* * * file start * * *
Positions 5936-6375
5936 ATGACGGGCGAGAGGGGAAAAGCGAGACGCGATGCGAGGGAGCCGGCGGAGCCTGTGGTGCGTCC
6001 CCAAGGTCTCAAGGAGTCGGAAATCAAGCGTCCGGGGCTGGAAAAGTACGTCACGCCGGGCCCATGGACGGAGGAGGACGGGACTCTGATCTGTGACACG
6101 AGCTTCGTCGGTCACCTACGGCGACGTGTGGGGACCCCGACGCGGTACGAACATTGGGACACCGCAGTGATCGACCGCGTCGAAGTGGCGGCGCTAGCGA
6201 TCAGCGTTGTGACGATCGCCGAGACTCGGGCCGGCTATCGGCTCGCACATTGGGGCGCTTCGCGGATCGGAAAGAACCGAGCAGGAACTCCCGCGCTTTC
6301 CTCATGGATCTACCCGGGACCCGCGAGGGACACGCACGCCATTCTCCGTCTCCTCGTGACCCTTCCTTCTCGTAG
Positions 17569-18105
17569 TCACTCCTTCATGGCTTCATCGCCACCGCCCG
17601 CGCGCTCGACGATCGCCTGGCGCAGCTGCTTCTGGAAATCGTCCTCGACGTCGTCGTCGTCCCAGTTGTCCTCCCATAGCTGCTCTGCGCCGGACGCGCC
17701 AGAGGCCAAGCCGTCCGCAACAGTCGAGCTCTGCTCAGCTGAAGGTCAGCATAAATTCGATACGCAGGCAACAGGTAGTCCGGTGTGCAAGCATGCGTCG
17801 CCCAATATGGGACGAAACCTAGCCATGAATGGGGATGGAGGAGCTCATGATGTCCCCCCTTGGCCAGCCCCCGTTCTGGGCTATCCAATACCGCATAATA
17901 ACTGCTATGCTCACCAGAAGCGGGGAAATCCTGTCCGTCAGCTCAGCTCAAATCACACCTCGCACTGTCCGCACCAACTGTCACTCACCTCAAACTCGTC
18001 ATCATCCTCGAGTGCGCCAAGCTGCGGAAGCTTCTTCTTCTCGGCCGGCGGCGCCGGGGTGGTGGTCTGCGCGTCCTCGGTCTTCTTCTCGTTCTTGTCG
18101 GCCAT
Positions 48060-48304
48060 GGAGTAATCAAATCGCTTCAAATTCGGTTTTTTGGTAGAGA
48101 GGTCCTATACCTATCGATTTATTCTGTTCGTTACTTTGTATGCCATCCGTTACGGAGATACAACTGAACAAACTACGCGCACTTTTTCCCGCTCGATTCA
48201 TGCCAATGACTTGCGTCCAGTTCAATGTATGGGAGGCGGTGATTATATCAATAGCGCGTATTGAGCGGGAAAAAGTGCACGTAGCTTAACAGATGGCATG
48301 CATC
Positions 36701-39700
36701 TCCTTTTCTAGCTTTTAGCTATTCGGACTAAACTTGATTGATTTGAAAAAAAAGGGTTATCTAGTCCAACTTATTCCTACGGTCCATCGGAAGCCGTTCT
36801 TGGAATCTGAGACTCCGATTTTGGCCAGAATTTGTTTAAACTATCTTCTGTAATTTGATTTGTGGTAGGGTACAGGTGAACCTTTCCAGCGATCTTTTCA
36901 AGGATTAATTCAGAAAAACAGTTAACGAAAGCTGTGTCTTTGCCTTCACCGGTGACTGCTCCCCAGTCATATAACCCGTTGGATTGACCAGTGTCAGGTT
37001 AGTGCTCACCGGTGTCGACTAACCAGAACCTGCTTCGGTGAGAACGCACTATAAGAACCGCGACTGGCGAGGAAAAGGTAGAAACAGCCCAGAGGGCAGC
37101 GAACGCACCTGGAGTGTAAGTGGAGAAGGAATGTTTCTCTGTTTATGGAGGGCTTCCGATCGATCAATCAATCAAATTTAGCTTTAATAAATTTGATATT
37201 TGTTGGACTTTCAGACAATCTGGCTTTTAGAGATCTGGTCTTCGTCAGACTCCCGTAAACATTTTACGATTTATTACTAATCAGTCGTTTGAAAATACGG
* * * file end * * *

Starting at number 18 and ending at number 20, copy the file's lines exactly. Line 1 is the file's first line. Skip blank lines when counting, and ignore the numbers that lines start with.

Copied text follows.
48201 TGCCAATGACTTGCGTCCAGTTCAATGTATGGGAGGCGGTGATTATATCAATAGCGCGTATTGAGCGGGAAAAAGTGCACGTAGCTTAACAGATGGCATG
48301 CATC
Positions 36701-39700